Sidetracked: The Old Powder House

Powder House2

The Old Powder House near Davis Square in Somerville, Massachusetts is shaped like a bullet. It sits on craggy little Quarry Hill and is now surrounded by a small, peaceful park. Paul Revere didn’t pass by this stone structure on his ride, but it was close by, and it played a role in his historic ride of April 19, 1775.

We all know that Revere’s ride was to warn the colonists that the British were coming. But for what? They were coming to raid the powder house in Concord, Massachusetts. That’s where they were marching to through the night. (There was a suspicion too, that the Redcoats could arrest prominent patriots John Hancock and Samuel Adams who were staying in Lexington.)

This Somerville powder house had already been raided by the British. On September 1, 1774, the British had conducted a surprise, dawn raid and emptied the tower. It had held the largest supply of gunpowder in the colony. The fallout, dubbed “the Powder Alarm,” fueled a fire of animosity between British and Patriots and precipitated the battles of Lexington and Concord.

The Old Powder House was actually built as a windmill in 1705 by Jean (John) Mallet. In 1747 it was bought by the Province of Massachusetts Bay for use as a storage facility for gun powder and armaments. During the Revolutionary War, colonists re-stocked it with armaments. After the war, Peter Tufts bought the building along with the land around it and farmed the area. In the 1870’s a pickle maker named George Emerson stored his products there. They became known as Old Powder House Brand Pickles. In 1893, this patch of land was turned into a park and named for Nathan Tufts (George’s descendent) who donated the parcel to the city. During the Great Depression, a nice stone house was added, built by the WPA.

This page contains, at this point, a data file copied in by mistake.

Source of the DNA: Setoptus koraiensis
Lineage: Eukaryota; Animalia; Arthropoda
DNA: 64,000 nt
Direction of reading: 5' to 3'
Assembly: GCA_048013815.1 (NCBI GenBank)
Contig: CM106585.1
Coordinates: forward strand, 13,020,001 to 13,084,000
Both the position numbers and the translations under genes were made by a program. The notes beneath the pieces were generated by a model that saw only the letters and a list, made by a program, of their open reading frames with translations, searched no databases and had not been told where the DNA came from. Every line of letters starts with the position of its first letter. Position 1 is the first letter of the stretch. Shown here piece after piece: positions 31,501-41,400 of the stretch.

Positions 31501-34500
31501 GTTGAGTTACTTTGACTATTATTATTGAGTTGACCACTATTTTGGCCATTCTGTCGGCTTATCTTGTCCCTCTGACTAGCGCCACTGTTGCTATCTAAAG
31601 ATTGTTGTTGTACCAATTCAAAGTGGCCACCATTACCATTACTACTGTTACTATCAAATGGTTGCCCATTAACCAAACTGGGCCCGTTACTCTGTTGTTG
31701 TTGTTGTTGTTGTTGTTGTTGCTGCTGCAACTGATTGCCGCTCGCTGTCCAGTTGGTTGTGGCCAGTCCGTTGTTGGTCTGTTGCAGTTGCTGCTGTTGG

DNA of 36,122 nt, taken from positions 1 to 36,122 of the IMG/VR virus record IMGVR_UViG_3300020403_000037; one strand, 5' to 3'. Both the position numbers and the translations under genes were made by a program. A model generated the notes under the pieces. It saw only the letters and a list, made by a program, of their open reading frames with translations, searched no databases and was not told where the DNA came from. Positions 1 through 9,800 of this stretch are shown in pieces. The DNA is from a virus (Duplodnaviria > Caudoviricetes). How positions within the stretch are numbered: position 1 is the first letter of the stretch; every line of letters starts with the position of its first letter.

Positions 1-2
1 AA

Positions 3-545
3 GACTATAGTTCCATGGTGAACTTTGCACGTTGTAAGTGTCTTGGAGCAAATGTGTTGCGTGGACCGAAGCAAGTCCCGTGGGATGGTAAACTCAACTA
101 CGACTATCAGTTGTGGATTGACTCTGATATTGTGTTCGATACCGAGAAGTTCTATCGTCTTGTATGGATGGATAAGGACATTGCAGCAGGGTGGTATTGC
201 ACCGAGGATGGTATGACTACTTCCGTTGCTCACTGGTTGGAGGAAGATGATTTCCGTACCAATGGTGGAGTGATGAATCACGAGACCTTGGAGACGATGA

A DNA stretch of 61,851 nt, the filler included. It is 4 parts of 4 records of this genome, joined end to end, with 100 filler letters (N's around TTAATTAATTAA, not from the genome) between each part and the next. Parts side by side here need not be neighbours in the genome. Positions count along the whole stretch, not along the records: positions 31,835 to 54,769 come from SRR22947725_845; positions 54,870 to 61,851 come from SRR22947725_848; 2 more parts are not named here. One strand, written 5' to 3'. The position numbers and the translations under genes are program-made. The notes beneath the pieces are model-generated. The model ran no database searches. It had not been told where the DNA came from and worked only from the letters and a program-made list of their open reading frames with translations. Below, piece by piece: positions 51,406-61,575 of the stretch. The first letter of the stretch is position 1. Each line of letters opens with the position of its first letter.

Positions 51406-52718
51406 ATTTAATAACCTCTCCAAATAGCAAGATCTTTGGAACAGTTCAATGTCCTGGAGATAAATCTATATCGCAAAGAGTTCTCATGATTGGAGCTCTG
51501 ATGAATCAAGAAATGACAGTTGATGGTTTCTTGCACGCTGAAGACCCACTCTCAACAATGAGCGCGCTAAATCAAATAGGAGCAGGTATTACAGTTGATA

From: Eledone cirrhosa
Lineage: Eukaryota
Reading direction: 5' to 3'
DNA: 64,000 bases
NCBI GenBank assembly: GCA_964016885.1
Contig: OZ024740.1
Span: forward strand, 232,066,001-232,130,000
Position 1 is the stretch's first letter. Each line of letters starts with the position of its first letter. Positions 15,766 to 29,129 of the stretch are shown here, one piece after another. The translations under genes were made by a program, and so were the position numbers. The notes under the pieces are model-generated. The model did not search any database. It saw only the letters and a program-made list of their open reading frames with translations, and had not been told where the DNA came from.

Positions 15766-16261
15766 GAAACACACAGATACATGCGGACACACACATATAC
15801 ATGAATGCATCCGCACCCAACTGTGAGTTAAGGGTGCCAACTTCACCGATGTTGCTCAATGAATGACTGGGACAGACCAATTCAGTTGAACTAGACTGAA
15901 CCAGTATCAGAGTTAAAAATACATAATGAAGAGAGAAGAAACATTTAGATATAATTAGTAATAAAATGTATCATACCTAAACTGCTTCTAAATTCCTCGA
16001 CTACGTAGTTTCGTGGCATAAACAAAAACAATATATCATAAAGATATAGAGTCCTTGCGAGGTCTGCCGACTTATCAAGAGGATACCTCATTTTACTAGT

The day that I drew in Nathan Tufts Park couldn’t have been more pleasant. As I drew, an annual event was being set up: Taste of Somerville. For it, people buy tickets allowing them to sample participating local restaurants, breweries and liquor distributers. Table after table was brought in and set up along the walkways. Games were set up for kids. It’s a popular event and proceeds support two local charities. As for me, I’m excited that pickles will return to the Old Powder House.

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